The Flyers could have one of the best 4th lines in hockey

Oh hey look, no more Jori Lehtera!

As our own Maddie Campbell explored earlier, the Kevin Hayes trade and (potential) signing could have an interesting ripple effect. The addition of a legitimate 2nd line center relieves pressure off of the young Nolan Patrick, allowing him to step into the 3C role. In turn, this also cements Scott Laughton’s role as the 4th line center. Having stability and confidence in the corp of centers is undoubtedly great for the Flyers, and no longer means that forwards will have to regularly play against competition above their ideal level (of course barring injury).

Now of course, the roster is not finalized. There is still another forward spot at RW to be filled. Whether this is taken by a prospect or by a player yet to be named in a trade is unknown, though it can be assumed that this spot will be for 3RW. With Laughton pretty much confirmed to be a mainstay on the 4th line (if Hayes is indeed the 2C), the Flyers will have a depth of skill plus-side bottom six players. Many have been forecasting the 4th line to consist of Raffl-Laughton-Hartman, which very well could happen. The Flyers could subvert expectations and place a prospect call-up on wing. A smaller center like Morgan Frost could fit the bill for this. However, in the past, the Flyers have been reluctant to put a top-tier prospect in the NHL at a 4th line level, so it appears more likely that Frost would slide in with Patrick at his center on the 3rd line if he is placed straight in the NHL.

So, what are we looking at with a Raffl-Laughton-Hartman 4th line? Well, to put it frankly, it’s one of the best 4th lines in hockey, a top five for sure. Pension Plan Puppets’ measurements of how much a forward should score puts a low end 3rd line scoring at the following pace: 31 C pts, 14 LW pts, 16 RW pts. Scott Laughton hit 32 points last season for a career high, and this fits in with the model fairly well for how we would describe Laughton. I wouldn’t say Laughton is a great 3rd liner, he more so is an average-okay 3rd liner and an excellent 4th liner. Michael Raffl put up 18 points last season, and 22 the season before. He grades out as a better than average but not excellent 3rd liner. Ryan Hartman, between both Nashville and Philadelphia, scored 26 points, which betters the minimum 3rd line standard by ten, not quite a 2nd line level, but very good for a third liner. Considering these standards are for 3rd line players, the Flyers should crush most competition when the on ice matchup is 4th line vs 4th line, or even against an opponent’s 3rd line.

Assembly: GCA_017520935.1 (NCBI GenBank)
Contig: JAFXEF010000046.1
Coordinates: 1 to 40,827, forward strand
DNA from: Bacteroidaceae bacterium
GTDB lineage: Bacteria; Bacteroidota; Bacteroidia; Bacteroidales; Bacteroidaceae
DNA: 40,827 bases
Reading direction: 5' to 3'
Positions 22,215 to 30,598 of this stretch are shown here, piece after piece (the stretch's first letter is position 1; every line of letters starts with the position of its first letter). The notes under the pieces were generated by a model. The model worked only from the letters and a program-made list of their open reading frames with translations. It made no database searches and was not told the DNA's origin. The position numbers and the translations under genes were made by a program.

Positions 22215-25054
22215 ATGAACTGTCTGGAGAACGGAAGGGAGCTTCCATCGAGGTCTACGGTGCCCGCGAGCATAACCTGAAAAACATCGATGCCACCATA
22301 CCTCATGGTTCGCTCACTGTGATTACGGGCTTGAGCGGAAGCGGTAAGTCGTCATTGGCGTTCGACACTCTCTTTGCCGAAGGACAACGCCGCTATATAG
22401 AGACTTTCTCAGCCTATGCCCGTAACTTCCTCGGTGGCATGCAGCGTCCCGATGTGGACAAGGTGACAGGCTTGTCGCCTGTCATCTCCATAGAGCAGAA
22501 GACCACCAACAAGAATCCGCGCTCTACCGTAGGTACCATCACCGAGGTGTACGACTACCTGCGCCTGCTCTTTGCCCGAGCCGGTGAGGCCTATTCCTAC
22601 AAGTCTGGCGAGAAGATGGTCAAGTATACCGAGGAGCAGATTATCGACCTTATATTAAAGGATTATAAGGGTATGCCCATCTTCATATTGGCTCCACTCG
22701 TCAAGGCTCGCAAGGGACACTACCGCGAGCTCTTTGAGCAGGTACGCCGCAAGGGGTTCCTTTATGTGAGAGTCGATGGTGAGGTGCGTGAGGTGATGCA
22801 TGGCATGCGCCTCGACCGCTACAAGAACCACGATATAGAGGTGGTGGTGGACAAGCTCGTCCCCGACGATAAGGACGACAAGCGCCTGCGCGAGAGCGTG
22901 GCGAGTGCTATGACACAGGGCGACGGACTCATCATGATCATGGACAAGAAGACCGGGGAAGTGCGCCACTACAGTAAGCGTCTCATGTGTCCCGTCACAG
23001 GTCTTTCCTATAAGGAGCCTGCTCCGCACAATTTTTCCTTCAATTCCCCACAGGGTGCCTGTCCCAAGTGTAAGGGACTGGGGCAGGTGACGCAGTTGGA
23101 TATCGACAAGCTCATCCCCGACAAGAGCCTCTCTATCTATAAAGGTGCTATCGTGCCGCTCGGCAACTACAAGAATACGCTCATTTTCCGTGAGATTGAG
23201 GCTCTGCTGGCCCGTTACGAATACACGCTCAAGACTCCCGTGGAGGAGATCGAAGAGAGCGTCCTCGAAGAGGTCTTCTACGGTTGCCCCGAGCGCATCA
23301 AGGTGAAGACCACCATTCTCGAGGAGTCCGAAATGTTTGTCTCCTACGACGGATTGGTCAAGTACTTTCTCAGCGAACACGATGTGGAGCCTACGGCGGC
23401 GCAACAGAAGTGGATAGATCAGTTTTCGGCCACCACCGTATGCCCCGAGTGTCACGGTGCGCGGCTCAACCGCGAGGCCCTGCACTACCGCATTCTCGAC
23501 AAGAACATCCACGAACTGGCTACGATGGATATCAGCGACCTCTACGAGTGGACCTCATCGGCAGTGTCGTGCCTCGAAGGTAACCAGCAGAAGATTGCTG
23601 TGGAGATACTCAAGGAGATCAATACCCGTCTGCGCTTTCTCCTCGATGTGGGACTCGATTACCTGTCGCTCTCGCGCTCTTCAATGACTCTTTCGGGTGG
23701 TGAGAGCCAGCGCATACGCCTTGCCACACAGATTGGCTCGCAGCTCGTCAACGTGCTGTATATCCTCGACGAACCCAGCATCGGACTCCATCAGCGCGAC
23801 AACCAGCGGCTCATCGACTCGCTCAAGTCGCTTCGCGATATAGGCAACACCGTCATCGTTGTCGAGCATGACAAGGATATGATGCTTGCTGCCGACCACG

In terms of possession metrics, there is a bit more to be desired:

4th Line 5v5 Possession Metrics, 2018-19

Player Corsi-For% 5v5Corsi Rel % 5v5PDO 5v5
Scott Laughton 43.90%-5.7898.93
Ryan Hartman 50.44%-0.9699.99
Michael Raffl 45.73%-2.4199.94

Naturally, no 4th line forward is expected to be Corsi-Rel positive compared to 1st line players. Though, it is not ideal that the only member of this potential line with a plus-50 Corsi-For percentage at 5-on-5 is Ryan Hartman. You’d like to see both Raffl and Laughton improve at keeping positive possession against the likely competition they’ll be seeing, and I do think that they can improve. Raffl has driven play nearly every other year in his NHL career, and Laughton performed significantly better in this aspect the prior season (51.75% Corsi-For % at 5-on-5).

The new 4th line looks to compare fairly well with other “good” 4th lines. The New York Islanders’ 4th line of Cal Clutterbuck, Casey Cizikas, and Matt Martin is considered to be one of the best in the league. Cizikas, the center, managed 33 points, Clutterbuck scored 23 and Martin totaled 14. While the Flyers’ 4th line maybe isn’t quite as good as the Islanders’ (at least with Cizikas and Clutterbuck), they are certainly not too far behind. At the very least they’ll negate opponents’ good bottom lines, and at best, they will dominate against comparative opposition in their limited minutes. While the top lines get the most minutes, and of course are the priority, having more areas of strength where match-ups can be won is a definite positive.

The Flyers will hopefully have a fully optimized forward core for the first time in a while. There are no longer any Dale Weises or Jori Lehteras to take 4th line spots. Even Corban Knight is now gone. The team is set to take advantage of being able to roll four skill-plus lines, and this is something to be excited about. They’ll now essentially have two 3rd lines, and they’ll be be able to roll either of those bottom six lines out at any given point. Not many other teams can say that.